In August, Lee Hull put all of his eggs in Robert Council’s basket when the rookie head coach tabbed the redshirt senior as Morgan State’s starting quarterback, and not even a poor showing in Saturday’s 15-14 loss to Norfolk State has changed Hull’s opinion.
Council had his worst performance as a passer on Saturday, failing to complete 15 of his 19 attempts and gaining just 38 yards. He also lost a fumble on the Spartans’ 1-yard line after a 12-yard run on the opening drive of the game for the Bears (2-3, 1-1 Mid-Eastern Athletic Conference).
“Obviously, it wasn’t his best performance of the year,” Hull said Tuesday during his weekly conference call arranged by the league. “Robert is a very, very proud player. So he knows that he didn’t have a great game, but it’s not all on him as to why we lost the game. It’s not one person. We’re a team, and we win as a team and we lose as a team. So we’re not putting it all on Robert. I know that’s what a lot of people want to do, always pinning it on the quarterback. But it’s not just the quarterback. I know Robert’s going to study hard this week, and he won’t make those same mistakes.”
While Council ranks ninth among 10 league quarterbacks in passing average (113.2 yards), he does lead the group in passing touchdowns (six) and is tied for fifth in rushing average (72.6).
Council and redshirt sophomore running Herb Walker Jr. – who ranks eighth in the Football Championship Subdivision in rushing average (142.4) – helm a Morgan State rushing attack that ranks 10th in the country after averaging 259.8 yards. Council’s complementary work with Walker has captured the attention of Florida A&M; coach Earl Holmes, whose Rattlers (0-4, 0-0) are tied for 91st in the country in points allowed (34.5) and 58th in yards surrendered (377.3).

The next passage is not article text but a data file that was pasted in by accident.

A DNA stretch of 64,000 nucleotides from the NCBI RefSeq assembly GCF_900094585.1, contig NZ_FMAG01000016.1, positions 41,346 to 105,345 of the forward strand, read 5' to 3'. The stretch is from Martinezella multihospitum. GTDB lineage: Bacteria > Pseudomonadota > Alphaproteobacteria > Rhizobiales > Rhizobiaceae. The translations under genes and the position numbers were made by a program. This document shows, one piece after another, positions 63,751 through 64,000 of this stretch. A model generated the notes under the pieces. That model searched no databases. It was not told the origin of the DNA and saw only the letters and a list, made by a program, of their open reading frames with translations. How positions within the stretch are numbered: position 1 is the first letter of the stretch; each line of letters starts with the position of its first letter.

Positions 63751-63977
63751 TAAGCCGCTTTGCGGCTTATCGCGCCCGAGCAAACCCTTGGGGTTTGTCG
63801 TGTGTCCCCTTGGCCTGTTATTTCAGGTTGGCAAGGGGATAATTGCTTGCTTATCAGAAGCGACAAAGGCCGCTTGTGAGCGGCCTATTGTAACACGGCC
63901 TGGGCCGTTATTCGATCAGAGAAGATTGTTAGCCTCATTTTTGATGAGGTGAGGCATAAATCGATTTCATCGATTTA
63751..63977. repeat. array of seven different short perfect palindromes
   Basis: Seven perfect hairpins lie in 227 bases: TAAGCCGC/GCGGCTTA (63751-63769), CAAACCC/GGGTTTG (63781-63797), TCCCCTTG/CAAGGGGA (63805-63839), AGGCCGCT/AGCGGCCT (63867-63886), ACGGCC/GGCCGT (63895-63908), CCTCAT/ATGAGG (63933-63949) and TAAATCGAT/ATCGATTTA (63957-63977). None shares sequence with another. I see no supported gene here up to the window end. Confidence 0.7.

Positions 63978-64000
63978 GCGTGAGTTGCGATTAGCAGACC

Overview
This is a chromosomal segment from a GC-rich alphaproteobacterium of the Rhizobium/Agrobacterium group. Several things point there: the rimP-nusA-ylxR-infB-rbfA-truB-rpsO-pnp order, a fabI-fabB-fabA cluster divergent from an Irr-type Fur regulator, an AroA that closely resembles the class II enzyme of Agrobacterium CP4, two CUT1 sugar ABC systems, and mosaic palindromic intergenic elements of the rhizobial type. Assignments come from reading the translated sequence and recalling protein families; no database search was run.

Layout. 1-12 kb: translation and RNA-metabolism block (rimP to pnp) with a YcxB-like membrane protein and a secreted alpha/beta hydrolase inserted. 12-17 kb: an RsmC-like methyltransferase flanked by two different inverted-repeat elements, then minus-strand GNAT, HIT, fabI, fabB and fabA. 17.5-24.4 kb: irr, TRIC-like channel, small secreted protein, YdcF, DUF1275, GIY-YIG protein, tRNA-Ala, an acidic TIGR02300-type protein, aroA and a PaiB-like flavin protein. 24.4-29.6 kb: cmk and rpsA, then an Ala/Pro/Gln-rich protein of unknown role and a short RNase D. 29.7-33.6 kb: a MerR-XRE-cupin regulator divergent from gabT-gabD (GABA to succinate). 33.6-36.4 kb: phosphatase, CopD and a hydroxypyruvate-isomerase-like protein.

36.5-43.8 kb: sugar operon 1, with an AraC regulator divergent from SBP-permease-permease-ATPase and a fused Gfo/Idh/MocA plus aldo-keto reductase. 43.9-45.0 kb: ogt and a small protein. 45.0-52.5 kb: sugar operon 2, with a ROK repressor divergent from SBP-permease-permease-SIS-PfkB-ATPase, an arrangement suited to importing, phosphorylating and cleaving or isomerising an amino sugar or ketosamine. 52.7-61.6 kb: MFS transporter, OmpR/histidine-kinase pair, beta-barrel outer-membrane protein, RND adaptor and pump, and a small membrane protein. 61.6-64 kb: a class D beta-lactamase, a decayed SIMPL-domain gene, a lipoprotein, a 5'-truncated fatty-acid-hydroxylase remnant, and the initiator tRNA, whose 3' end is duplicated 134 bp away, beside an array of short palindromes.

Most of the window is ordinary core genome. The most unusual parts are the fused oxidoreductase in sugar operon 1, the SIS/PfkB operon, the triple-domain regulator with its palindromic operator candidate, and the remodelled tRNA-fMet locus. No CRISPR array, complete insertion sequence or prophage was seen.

“They’ve got a 1-2 punch there,” Holmes said. “Walker is an excellent running back and Council can run it as well as he can throw it. So you’ve got to pick your poison. But right now, you’ve got to say that in order to get the W, you’ve got to stop the run. Those guys are averaging 260 yards. So you want to make them beat you in the air. But you’ve got to make sure that the quarterback is uncomfortable back there. If he’s comfortable, he can throw it, and he has a very strong arm.”